by Cristina Padilla, Director of Coaching & Engagement & Tiffany Tate, DEI Specialist
For Women’s History Month, ExecOnline is proud to present curated leadership lessons for women by our community of committed and talented female coaches. It has been widely recognized that women are underrepresented in positions of leadership across industries and organizational levels. It is important to champion women in a way that supports their unique leadership development needs. We interviewed nine of our Leadership Coaches who share advice for women leaders and lessons learned from their coaching of women leaders.
In the first of this two-part series, we explore the importance of self-care and confidence building, and how seeking out female role models can provide you inspiration for the type of leader you want to be.
Dr. Tracy Lowrance
The advice I coach female leaders on most often is “put your own oxygen mask on first.” I find female leaders so busy attending to the needs of their teams and their leaders that they end up sacrificing their own health and well-being. I think self-care, which includes setting boundaries, saying ‘no’ and not feeling guilty, and taking care of yourself physically and mentally is one of the most important lessons a female leader can learn.
Suzanne Kryder, PhD
A prominent lesson I coach to female leaders is to confidently act on your own understanding rather than always doing what other leaders did in the past. An important lesson for female leaders is to take care of yourself. Rather than working exhausting hours, role model self-care and balance. My advice is to identify a female leader who you admire and want to emulate. It could be someone in your organization who’s a potential mentor, or it could be someone outside the organization who is living or dead. Learn about her life and motivation. Be inspired by her and grateful for the opportunity to lead.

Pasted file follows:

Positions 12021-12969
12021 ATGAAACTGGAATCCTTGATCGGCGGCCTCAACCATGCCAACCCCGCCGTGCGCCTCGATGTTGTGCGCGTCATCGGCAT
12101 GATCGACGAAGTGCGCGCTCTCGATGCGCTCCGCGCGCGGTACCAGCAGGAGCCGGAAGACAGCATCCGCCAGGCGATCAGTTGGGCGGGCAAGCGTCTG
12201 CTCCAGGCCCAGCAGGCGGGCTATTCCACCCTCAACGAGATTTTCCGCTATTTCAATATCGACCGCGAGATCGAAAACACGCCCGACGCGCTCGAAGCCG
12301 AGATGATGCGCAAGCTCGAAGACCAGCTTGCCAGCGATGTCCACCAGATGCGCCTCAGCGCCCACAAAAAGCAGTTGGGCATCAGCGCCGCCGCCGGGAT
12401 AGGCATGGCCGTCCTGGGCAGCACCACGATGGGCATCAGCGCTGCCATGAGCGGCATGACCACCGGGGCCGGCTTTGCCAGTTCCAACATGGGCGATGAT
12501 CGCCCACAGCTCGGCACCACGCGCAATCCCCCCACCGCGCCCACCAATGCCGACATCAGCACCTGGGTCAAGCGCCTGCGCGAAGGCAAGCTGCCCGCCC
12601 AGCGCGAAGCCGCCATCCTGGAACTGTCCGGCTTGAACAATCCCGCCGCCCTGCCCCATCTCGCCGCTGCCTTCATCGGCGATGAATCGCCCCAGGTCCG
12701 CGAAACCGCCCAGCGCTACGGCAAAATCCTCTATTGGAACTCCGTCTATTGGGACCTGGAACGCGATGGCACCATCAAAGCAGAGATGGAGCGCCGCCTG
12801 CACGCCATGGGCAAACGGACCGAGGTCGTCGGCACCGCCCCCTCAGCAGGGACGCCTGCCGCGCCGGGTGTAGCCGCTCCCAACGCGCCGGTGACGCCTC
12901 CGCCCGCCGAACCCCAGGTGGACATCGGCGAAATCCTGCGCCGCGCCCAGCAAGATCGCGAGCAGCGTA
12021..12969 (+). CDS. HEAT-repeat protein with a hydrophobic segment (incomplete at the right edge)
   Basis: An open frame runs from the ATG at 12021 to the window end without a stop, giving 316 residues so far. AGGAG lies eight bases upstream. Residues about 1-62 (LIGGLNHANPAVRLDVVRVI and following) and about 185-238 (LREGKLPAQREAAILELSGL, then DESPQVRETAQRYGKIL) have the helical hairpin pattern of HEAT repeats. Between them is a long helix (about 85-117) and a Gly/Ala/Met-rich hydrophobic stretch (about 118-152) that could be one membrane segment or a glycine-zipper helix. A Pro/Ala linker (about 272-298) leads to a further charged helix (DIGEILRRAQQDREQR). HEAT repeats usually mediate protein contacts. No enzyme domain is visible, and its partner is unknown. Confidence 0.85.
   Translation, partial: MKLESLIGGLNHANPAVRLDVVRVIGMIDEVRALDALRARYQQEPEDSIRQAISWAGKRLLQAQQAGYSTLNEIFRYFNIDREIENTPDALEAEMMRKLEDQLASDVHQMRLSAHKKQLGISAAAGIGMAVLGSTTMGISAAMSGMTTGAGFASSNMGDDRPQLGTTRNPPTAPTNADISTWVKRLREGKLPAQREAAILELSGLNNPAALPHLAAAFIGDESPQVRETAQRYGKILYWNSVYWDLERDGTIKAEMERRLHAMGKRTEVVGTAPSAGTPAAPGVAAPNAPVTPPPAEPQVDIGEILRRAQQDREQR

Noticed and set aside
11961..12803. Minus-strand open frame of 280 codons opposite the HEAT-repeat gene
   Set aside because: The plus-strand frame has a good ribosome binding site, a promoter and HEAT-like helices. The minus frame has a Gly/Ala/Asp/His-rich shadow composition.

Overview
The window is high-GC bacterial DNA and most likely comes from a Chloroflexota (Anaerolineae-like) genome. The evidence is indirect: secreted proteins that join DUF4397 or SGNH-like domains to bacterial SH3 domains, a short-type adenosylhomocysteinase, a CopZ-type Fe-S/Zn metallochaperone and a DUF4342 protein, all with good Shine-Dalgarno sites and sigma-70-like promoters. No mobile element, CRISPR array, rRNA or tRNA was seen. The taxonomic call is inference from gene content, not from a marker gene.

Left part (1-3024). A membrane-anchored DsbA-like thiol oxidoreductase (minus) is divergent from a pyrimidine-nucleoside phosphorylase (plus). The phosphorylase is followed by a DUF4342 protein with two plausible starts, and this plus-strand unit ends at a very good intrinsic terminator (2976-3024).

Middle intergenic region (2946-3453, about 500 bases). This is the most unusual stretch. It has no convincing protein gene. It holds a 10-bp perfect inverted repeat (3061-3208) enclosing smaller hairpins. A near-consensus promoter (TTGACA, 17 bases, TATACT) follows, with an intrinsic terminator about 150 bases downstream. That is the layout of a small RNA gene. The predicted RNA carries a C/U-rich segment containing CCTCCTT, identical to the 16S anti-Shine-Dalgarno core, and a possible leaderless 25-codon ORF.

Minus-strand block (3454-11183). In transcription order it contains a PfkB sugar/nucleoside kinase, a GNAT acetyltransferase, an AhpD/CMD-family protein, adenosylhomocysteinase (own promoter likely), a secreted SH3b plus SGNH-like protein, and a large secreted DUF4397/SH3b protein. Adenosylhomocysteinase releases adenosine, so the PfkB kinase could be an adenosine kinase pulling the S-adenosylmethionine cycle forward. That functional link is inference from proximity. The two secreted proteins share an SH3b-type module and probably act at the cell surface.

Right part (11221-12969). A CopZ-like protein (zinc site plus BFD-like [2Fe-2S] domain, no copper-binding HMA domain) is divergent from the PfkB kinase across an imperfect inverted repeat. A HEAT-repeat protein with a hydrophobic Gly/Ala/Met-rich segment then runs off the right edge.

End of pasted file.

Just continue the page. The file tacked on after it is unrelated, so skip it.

Diana Jackson-Lovett, PhD
I find two issues to be especially prominent for women ascending into new leadership roles. Those issues are confidence and courage. In my work, I encourage women to consider “confidence” as trusting their ability to figure things out. That trust is based on exploring their previous successful professional experience, experience that women sometimes unconsciously devalue until we bring some achievements to light. With respect to “courage,” again, the goal is to define it not as fearlessness, but as the ability and commitment to “do it afraid.” Helping clients connect with their own successful experiences of “doing it afraid” (from learning to ride a bike to learning how to lead project teams, for example) helps them appreciate their own “fortitude,” their own ability to master challenging situations, and enhances their personal estimation of the strengths and value they bring to their roles.
Female leaders need to practice greater self-care and stronger self-confidence! I often need to tell my female clients explicitly: “Nobody will be on your team until YOU are on your team!”
An important piece of this work, in my experience, is that women often need to learn that they need not be perfect in order to be an effective leader. No one has all the answers or every perfect solution. Women often wait to present their ideas and solutions until they have worked out 99% of the kinks. I encourage my female clients to aim for 75-80% rather than 99%, and then to share their ideas with trusted advisors to move those ideas forward. It serves no one if a great idea never sees the light of day or, just as unfortunate, is credited to some other leader who simply had the gumption to push it forward before it was fully developed.
In my sessions with female leaders, I find that we, as women, often underestimate our abilities and can lack the confidence of our male counterparts. I believe that, as women, we need to support each other, to capitalize on our unique strengths and abilities, and to build our confidence. My advice to women leaders would be to find a female mentor that you respect and admire. Ask this female leader to help you harness your unique strengths and abilities as both a woman and a leader. Don’t be afraid to speak up, ask for help, and be yourself – you have a lot to offer!
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